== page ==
“We are very excited about participating in this tribute to Veterans Day and the Marine Corps birthday celebration,” said Kenneth Jacobs, a corporal in the U.S. Marine Corps reserves and a junior majoring in biology at CSUSB. “We look forward to participation from the campus community as well as the general public.”

Jacobs is a student assistant at the CSUSB Veterans Success Center and is co-chair of the planning committee. The staff of the fitness center is also collecting donated items for care packages to send to reserve units of the U.S. Army’s 426th Civil Affairs Battalion and California Air National Guard 163rd Reconnaissance Wing deployed from March Air Reserve Base in Moreno Valley.

Items such as food, personal care products, personal electronics and games may be brought to collection boxes placed throughout the campus. For more information, call (909) 537-2348.

On Tuesday, Nov. 6, from 9 a.m.-noon, CSUSB will participate with the Inland Empire Veterans Education Collaborative, which will host its inaugural meeting “Military Culture 101,” an orientation to military culture at March Air Force Reserve Base. The meeting is intended to inform the community and resource providers who administer educational information to active military or veterans. It is free and open to the public. To RSVP, contact Linda Umberg at the Cal Vet office at (909) 387-5986.

Cal State San Bernardino is part of the IEVEC network of public and private organizations that pool their resources to provide educational services to veterans, military personnel and their families, as well as to increase public awareness of the needs of this segment of the population. The collaborative is co-sponsored by the Air National Guard and the California Department of Veterans Affairs.

Union Bank Unveils Banking By Design

E-mail Print PDF

Customized, “unbundled” checking account gives customers greater control over their day-to-day finances

SAN FRANCISCO – Union Bank, N.A., recently unveiled Banking By DesignSM an innovative new way of banking, which allows customers to design a checking account that fits their needs. Banking By Design “unbundles” the traditional checking account and offers a wide range of optional features, each with associated costs clearly visible and with many at no cost.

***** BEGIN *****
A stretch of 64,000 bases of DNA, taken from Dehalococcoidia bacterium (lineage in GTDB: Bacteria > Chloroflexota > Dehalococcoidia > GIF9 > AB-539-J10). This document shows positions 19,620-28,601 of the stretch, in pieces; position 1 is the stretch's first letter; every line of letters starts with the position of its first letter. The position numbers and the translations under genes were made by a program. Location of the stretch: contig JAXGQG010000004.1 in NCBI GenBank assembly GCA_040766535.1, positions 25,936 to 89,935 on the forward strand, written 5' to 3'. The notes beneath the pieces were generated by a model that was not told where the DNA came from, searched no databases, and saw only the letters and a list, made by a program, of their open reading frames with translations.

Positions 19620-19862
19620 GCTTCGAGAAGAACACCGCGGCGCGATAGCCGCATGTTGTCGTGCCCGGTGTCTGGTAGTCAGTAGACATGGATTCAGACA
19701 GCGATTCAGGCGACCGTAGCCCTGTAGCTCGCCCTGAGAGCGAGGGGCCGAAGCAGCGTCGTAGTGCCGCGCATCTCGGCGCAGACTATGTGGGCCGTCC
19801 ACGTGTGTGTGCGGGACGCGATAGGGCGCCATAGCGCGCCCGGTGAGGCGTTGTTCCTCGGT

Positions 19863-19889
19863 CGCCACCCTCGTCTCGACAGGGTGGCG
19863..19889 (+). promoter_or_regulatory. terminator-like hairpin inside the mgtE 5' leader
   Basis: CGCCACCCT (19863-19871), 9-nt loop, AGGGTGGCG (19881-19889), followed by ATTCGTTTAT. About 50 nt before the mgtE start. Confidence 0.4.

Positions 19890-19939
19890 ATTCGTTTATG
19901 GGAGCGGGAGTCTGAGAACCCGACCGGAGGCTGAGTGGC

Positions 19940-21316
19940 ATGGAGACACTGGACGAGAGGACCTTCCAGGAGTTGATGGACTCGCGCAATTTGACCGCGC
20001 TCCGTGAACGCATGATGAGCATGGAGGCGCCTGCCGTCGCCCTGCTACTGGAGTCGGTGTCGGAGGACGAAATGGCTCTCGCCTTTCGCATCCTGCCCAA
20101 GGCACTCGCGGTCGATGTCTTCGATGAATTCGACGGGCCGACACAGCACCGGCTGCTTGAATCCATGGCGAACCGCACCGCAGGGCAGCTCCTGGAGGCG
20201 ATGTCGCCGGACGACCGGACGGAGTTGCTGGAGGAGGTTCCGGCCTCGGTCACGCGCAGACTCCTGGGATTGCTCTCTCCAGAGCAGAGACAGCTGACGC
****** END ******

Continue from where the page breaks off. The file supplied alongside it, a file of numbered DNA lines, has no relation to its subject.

New and existing Union Bank customers can design their own checking account by choosing only the services they want. The base cost of $3 per month can easily be waived if the customer makes one direct deposit of $250 or more each statement period. Consumers can design their account at bankingbydesign.com, and after customizing it, they can call or visit a Union Bank branch to open the account. Accounts can also be designed in a Union Bank branch with the support of a personal banker, and the ability for consumers to open their Banking By Design account online after customizing will go live in January 2013, giving them yet another convenient option.

“Banking By Design was created in direct response to consumer research and demand for control and transparency in their banking, and its innovation builds on the idea that today’s consumer expects the ability to customize the products and services that are important to them,” said Union Bank Senior Executive Vice President Pierre P. Habis, head of Community Banking. “Consumers made it clear that they want a fair value exchange – they only want to pay for what they need. Banking By Design delivers on that, and we know this will be a welcome shift for consumers when it comes to their banking relationship with Union Bank.”

“Many categories today require consumers to choose from bundles at a set cost, while other categories, such as the computer industry, have evolved to enable consumers to customize a product based on their needs. With Banking By Design, we are bringing this approach to banking,” explains Union Bank Senior Vice President Maha Madain, head of Consumer Deposits and chief designer of Banking By Design. “Banking By Design is the future of responsible, transparent and responsive banking.”

Banking By Design’s initial offering is only the beginning as additional feature enhancements are already planned for 2013. The Banking By Design Web site design team from Eleven Inc. includes Human Factors Engineer Michael Neuman, formerly with Apple®. In support of the launch, Union Bank is debuting a new advertising campaign, and will also be adding an interactive viral component that allows users to create a Banking By Design commercial with an opportunity for their commercial to air on television in 2013.